Gigantic LEGO Star Destroyer Is Pretty Much Perfect

Gigantic LEGO Star Destroyer Is Pretty Much Perfect

SNOT is a building term in LEGO that stands for "Studs Not On Top". It can be a pain to plan, but the results - which hide the brick's trademark studs - are often worth it. Especially when you're building a Star Destroyer that's over two metres long.

Gigantic LEGO Star Destroyer Is Pretty Much Perfect

This behemoth was put together by Jerac, and while it looks amazing from a distance, it looks even better up close, because the SNOT method makes it look more like a model kit than a LEGO build.

Jerac [Flickr, via Brothers Brick]

Gigantic LEGO Star Destroyer Is Pretty Much Perfect
Gigantic LEGO Star Destroyer Is Pretty Much Perfect
Gigantic LEGO Star Destroyer Is Pretty Much Perfect

Comments

    OMG, I would pay serious money and put serious time into building that.

    Now get out some of the black and metallic blue and build the Super Star Destroyer!

    There is some of the SNOT method used here, but mostly its just tiles pieces. Still an amazing kit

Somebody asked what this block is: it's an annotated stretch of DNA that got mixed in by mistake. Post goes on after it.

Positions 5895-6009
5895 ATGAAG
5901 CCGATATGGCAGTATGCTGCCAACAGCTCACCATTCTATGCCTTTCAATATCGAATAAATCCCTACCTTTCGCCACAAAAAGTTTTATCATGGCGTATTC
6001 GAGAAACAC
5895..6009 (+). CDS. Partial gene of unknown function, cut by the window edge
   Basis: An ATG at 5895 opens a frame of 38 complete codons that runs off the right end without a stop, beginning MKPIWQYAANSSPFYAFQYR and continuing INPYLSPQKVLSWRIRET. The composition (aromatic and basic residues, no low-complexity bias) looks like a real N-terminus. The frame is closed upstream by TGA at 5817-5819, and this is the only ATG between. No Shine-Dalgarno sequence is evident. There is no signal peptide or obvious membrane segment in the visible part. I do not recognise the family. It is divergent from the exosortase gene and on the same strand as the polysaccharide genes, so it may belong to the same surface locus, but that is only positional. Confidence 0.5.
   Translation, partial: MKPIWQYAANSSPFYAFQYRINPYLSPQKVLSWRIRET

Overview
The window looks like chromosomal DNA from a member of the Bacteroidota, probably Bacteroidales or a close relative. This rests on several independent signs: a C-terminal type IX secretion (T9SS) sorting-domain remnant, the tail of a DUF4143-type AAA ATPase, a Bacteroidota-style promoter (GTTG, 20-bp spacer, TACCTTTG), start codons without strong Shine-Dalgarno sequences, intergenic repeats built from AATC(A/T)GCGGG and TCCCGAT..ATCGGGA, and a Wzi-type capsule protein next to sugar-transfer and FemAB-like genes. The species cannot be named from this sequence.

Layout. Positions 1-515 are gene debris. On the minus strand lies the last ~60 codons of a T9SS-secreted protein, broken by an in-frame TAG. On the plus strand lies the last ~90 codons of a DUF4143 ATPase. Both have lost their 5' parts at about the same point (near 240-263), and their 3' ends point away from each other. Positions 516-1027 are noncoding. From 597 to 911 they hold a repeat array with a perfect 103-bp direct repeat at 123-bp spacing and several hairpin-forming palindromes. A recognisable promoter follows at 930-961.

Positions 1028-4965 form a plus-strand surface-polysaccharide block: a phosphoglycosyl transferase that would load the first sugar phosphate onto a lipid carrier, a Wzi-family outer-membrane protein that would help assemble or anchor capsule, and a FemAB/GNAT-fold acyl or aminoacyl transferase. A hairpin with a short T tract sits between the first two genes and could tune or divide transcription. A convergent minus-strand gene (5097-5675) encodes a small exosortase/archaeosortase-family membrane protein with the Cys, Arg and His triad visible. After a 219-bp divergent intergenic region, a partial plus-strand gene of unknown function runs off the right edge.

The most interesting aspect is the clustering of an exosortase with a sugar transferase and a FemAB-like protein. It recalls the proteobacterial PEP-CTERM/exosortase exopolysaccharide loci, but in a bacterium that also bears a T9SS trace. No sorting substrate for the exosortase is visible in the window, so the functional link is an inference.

Lego has star wars, mega bloks has halo, both with BRILLIANT starships to construct & do what if situations with, *mouth watering at sight of the big star destroyer*

      You know you're allowed to build Halo stuff with Lego if you want to, right?

    HOW? I mean, do they modify Lego pieces? Or is this an actual kit? It blows my freakin' mind. Admittedly I haven't played with Lego since 1990 so I'm oblivious to the stuff they have these days but fuh-hukkkk

      This is not a pre purchased kit, and usually no modifications to the pieces themselves are made. If you google Lego SNOT there is a whole site about the building techniques. Although this is mostly achieved through tile pieces which are smooth on the top on purpose

      Last edited 02/06/14 11:55 pm

    Squeeeeeeeeeeeeeeee!

    It looks incredible, I shudder to think how much money there must be in that though :S

      I had to go several links deep to find the stats sheet - http://brickology.blogspot.com.au/2014/06/of-cosmic-proportions.html

      Apparently around $5,000 (40,000 pieces).

    That's a mighty impressive effort. Would hate to know how much money and time went into that.

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